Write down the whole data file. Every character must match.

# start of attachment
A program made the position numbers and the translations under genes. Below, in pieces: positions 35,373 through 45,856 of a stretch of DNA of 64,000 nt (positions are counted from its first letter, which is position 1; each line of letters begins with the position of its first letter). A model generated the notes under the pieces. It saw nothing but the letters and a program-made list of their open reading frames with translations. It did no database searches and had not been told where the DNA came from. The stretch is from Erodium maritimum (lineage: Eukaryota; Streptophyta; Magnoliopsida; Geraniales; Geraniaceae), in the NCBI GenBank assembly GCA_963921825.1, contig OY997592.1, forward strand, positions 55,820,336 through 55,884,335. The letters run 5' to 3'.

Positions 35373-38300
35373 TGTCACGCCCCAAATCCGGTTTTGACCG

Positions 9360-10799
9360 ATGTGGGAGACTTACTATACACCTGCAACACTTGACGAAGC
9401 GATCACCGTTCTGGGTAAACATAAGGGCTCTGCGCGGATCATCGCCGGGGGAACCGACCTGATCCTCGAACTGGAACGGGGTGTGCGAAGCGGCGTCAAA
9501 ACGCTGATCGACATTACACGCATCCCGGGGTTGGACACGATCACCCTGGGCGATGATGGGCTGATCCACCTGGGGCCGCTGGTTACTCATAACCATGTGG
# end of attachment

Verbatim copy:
A program made the position numbers and the translations under genes. Below, in pieces: positions 35,373 through 45,856 of a stretch of DNA of 64,000 nt (positions are counted from its first letter, which is position 1; each line of letters begins with the position of its first letter). A model generated the notes under the pieces. It saw nothing but the letters and a program-made list of their open reading frames with translations. It did no database searches and had not been told where the DNA came from. The stretch is from Erodium maritimum (lineage: Eukaryota; Streptophyta; Magnoliopsida; Geraniales; Geraniaceae), in the NCBI GenBank assembly GCA_963921825.1, contig OY997592.1, forward strand, positions 55,820,336 through 55,884,335. The letters run 5' to 3'.

Positions 35373-38300
35373 TGTCACGCCCCAAATCCGGTTTTGACCG

Positions 9360-10799
9360 ATGTGGGAGACTTACTATACACCTGCAACACTTGACGAAGC
9401 GATCACCGTTCTGGGTAAACATAAGGGCTCTGCGCGGATCATCGCCGGGGGAACCGACCTGATCCTCGAACTGGAACGGGGTGTGCGAAGCGGCGTCAAA
9501 ACGCTGATCGACATTACACGCATCCCGGGGTTGGACACGATCACCCTGGGCGATGATGGGCTGATCCACCTGGGGCCGCTGGTTACTCATAACCATGTGG